To save the mountain gazelle, an endangered species according to the IUCN, a park dedicated to this animal has opened in the heart of Jerusalem (Israel).

The quadrupeds were decimated by the construction of a road, which confined them in the hollow of a valley.

The road also prevented them from reaching other green spaces.

Created in 2015, the “gazelle valley park” did not seek to keep animals away from the city, on the contrary.

The park is bordered on the east by the earthworks for a future tram line, at the foot of building bars, and on the west by the towers of Holyland, a vast building complex.

In 2015, there were only three mountain gazelles left in Jerusalem.

To remedy this, the defenders of wildlife have made an unusual bet: create a park in the middle of the city to reconstitute the herd of this threatened mammal https://t.co/MJBnughdbB #AFP @delphmat pic.twitter.com/azzODAJMMe

- Agence France-Presse (@afpfr) December 1, 2021

The herd is back

It is the only space in Israel where gazelles live protected, in freedom.

The Société de protection de la nature (SPN), which created the park with the town hall, first reintroduced a dozen animals.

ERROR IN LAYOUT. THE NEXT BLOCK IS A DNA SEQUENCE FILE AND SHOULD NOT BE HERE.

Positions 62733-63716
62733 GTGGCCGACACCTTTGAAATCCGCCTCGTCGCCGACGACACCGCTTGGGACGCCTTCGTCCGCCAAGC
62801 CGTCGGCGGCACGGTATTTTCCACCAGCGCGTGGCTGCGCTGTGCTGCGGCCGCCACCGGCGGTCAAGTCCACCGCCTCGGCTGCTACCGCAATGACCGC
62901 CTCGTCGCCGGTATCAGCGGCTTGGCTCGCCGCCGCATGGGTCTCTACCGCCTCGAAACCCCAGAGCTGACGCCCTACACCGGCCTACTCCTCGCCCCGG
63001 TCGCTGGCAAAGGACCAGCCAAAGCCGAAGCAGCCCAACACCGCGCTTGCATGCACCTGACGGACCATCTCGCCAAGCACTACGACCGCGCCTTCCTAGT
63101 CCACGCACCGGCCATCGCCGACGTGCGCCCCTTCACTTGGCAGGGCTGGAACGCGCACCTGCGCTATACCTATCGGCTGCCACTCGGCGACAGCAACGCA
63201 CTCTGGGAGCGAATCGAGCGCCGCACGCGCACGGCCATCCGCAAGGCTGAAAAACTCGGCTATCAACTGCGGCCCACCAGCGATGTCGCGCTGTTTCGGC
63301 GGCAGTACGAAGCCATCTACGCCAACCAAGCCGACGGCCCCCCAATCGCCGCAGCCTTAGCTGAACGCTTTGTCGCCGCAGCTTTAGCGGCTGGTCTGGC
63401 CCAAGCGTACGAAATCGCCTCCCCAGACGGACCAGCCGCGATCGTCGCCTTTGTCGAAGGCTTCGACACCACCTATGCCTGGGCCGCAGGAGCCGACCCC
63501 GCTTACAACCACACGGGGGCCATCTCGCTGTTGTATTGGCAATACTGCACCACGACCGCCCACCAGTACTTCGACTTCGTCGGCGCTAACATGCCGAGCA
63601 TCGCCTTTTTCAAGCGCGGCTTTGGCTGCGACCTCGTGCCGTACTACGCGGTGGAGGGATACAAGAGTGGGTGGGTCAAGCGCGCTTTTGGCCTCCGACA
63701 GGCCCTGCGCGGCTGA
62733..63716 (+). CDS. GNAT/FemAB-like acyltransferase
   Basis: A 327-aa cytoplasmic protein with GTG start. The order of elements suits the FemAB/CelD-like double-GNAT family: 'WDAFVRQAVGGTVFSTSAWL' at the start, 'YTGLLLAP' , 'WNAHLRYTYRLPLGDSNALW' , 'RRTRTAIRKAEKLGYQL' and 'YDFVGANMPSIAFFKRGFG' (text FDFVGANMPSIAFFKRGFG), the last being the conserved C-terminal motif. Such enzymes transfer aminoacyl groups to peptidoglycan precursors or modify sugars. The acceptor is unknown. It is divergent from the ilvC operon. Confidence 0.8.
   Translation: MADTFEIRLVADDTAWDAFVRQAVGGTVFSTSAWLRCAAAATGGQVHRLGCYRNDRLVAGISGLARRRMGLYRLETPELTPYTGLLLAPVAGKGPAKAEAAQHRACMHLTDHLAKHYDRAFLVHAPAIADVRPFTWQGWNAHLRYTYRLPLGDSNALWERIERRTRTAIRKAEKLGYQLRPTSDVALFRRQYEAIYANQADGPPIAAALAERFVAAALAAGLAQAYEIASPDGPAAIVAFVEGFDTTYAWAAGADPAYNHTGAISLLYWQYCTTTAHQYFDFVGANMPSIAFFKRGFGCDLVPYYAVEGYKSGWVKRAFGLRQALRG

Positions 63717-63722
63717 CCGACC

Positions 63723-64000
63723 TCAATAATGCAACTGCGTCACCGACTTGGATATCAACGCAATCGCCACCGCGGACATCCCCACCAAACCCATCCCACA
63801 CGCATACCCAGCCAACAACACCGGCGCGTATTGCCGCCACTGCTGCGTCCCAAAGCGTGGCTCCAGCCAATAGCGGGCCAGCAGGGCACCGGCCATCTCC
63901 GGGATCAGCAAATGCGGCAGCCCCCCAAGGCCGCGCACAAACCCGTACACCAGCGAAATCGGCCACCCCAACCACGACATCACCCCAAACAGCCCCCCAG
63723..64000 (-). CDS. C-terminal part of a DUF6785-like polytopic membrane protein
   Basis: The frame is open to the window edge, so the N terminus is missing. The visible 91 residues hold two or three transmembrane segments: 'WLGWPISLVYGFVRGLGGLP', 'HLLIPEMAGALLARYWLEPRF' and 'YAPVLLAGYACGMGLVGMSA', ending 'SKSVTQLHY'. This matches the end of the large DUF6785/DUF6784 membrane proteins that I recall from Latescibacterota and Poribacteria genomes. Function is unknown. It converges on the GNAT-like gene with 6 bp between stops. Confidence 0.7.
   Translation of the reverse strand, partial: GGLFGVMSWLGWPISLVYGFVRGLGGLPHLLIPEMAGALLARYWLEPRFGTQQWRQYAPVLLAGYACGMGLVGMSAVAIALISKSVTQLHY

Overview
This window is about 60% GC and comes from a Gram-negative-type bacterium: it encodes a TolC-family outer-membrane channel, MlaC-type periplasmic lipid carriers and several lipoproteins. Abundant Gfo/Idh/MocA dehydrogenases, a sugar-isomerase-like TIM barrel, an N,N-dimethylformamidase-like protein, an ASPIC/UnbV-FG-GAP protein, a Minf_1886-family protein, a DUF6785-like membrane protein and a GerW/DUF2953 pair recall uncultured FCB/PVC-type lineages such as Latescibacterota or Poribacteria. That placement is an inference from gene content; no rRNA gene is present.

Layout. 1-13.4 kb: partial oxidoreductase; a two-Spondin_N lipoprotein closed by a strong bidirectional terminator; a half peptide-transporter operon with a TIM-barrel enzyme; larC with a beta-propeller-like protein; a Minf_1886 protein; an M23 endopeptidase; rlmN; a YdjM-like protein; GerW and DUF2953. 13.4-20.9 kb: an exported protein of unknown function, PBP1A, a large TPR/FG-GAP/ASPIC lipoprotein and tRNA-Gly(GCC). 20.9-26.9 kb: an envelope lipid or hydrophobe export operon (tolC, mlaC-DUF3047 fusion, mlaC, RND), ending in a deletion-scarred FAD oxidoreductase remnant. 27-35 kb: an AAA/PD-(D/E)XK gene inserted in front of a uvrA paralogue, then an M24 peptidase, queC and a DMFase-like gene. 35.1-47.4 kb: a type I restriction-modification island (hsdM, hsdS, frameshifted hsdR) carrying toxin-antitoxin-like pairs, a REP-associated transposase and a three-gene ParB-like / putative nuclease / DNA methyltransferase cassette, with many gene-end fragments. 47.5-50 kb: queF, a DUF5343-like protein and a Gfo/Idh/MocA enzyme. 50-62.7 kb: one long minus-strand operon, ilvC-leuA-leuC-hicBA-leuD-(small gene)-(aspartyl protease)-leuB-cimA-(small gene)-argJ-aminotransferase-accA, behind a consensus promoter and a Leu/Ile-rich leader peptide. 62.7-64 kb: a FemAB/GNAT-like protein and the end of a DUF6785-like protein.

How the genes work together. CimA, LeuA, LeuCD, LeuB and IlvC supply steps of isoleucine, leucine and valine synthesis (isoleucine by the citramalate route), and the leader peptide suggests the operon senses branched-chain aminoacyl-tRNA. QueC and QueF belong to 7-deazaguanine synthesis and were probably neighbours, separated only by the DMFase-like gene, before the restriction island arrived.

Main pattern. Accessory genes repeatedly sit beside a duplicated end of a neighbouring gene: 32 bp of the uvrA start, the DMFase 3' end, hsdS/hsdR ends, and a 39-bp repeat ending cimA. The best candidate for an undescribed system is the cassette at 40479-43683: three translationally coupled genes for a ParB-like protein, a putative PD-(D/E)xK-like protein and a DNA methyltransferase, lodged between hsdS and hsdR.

“There were only three gazelles left when we started fencing” the park, explains director Yael Hammerman-Solar.

Today it has more than 80 individuals.

“The construction of the ring road blocked the corridor that allowed gazelles to reach other open spaces outside of Jerusalem,” says the director.

The animals, stuck in the valley, were wiped out by stray dogs and jackals, or were run over by cars on the ring road.

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An “urban kidney” for the city

About 5,000 mountain gazelles remain in various parts of Israel, according to a study published in 2020 in

The International Journal of Conservation

.

According to the study, habitat fragmentation, human presence in new areas, collisions with cars, proliferation of stray dogs and hunting are the main causes of the species' depletion.

Urban parks like that of Jerusalem, two-thirds of the surface of which have been left in their natural state, are essential in areas of massive urban development.

"The park acts like an urban kidney by regulating the temperature, by producing oxygen," explains an official of the SPN.

[It] offers residents a place to connect with nature.

"

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